A friend of mine posted a link to a very interesting article at Forge Online called, “Has ‘Homosexual’ Always Been In the Bible?” It’s a well-written piece by Ed Oxford, a graduate of Talbot School of Theology, who is part of a research team seeking to understand how the decision was made to put the word homosexual in modern Biblical translations.
I was interested to read it because this is such a sensitive issue. I struggle with how the Christian church can sometimes treat the LGBT community as if they are unworthy of God’s love, which is not true at all. And at the same time, it’s been my understanding that Scripture teaches that homosexual behavior is wrong. I wondered if this article might shed new light on that for me. I have gay friends and relatives that I love, so if I’m being honest, it would be a relief to find some gray area in Scripture on this issue.
When it comes to dealing with sin of any kind, I think it’s important to remember what Jesus said to the Pharisees when they brought Him a woman caught in adultery: “Let any one of you who is without sin be the first to throw a stone at her” (John 8:7). In other words, we all fall short. Jesus showed her mercy rather than condemnation. But we also need to remember what Jesus then said to the woman: “Go now and leave your life of sin” (John 8:11). He modeled for us the perfect balance of grace and truth. And that’s the spirit in which I want to take a look at this article about the word homosexual in the Bible.
A Historical Examination
Oxford does a good job of arguing that the use of the word homosexual is a relatively new addition to the translation of the Bible. He says it first showed up in the RSV translation and he wanted to see “how other cultures and translations treated the same verses when they were translated during the Reformation 500 years ago.” So he started collecting all kinds of old Bibles in various languages and discovered something very interesting. As he describes it:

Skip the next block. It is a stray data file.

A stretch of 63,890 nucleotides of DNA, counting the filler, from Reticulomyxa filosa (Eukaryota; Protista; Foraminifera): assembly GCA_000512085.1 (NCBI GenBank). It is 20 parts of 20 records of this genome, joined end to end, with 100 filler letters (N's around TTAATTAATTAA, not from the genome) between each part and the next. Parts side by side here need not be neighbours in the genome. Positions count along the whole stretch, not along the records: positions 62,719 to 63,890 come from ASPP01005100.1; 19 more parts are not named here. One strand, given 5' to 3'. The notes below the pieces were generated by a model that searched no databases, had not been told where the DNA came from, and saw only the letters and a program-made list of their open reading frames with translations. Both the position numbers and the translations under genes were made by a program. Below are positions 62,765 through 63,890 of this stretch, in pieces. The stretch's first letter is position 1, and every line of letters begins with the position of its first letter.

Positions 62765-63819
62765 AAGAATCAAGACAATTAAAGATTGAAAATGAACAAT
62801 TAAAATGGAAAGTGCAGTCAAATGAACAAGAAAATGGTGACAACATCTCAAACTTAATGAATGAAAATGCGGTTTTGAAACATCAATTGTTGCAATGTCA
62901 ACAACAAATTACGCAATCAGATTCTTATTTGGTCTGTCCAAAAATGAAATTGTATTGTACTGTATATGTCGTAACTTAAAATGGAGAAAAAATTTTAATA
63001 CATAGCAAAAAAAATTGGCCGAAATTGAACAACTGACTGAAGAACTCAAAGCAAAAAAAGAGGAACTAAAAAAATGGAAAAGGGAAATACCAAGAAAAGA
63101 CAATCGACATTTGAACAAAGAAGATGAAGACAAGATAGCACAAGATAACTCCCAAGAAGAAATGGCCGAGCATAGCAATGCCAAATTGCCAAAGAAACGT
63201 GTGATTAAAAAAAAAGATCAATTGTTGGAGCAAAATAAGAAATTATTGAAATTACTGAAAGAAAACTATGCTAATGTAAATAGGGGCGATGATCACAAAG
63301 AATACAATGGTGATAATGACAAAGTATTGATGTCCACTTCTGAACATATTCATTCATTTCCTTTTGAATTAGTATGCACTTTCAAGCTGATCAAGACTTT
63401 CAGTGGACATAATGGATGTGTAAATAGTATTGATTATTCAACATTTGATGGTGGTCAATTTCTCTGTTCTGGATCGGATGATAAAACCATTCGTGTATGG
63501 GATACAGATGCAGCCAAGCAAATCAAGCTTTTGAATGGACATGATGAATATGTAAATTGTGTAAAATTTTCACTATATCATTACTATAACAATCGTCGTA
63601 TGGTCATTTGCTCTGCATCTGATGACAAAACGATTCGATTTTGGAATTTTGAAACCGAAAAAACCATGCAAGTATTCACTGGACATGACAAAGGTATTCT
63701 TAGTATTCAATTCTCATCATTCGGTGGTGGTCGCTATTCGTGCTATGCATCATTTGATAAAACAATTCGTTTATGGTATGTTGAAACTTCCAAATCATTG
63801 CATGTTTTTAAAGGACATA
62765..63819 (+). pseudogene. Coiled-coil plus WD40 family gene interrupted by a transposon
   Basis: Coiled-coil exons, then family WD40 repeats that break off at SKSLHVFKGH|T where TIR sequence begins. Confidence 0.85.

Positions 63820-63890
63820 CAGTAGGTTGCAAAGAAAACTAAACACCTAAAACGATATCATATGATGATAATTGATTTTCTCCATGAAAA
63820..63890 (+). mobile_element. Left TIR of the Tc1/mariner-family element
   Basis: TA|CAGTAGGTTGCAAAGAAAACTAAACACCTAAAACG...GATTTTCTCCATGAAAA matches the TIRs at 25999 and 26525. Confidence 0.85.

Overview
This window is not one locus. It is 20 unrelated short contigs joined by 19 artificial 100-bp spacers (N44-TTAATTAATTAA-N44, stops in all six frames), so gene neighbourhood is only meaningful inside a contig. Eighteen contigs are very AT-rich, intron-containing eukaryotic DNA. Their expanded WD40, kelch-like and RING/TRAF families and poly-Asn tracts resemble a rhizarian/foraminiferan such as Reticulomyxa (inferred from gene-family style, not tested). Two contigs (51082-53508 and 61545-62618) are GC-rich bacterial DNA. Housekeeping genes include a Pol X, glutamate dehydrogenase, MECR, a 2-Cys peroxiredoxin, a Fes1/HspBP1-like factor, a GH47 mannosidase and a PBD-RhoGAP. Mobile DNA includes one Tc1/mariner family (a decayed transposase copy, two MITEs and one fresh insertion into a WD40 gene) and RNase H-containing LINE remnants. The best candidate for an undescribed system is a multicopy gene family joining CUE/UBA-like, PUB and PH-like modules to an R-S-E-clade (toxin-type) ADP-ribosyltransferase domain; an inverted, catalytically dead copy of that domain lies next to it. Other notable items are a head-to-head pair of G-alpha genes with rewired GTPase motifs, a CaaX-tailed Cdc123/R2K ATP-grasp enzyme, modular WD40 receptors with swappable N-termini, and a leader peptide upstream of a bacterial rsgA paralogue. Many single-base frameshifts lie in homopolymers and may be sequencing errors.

In the English where Leviticus 18:22 says “Man shall not lie with man, for it is an abomination,” the German version says “Man shall not lie with young boys as he does with a woman, for it is an abomination” . . . So we went to 1 Corinthians to see how they translated arsenokoitai (original Greek word) and instead of “homosexuals” it said, “Boy molesters will not inherit the kingdom of God.”Ed Oxford, “Has ‘Homosexual’ Always Been in the Bible?”
Oxford then consulted Martin Luther’s original German translation of the Bible from 1534 and says that it uses the word knabenschänder which he describes as coming from the words knaben for boy, and schänder for molester. According to a German friend of Oxford, the word homosexual did not appear in any German translation of the Bible until 1983. Oxford next examined a 1674 Swedish translation and an 1830 Norwegian translation and says he discovered they both use the terms “boy abusers” or “boy molesters.”
He goes on to explain that the ancient world condoned and encouraged a system in which young boys (8-12 years old) were coupled with older men. He points out that, according to ancient Greek documents, parents even employed this abusive system to help their sons advance in society. Oxford concludes, “So for most of history, most translations thought these verses were obviously referring to pederasty, not homosexuality!”
This really got me thinking. There was a nagging problem I had with Oxford’s methodology and I needed to check it out for myself. He was basing his theological conclusions on obscure, 500-year old translations of the Bible, rather than on the earliest manuscripts we have. So I wanted to get as close as I could to the original source in the original language and see what it had to say.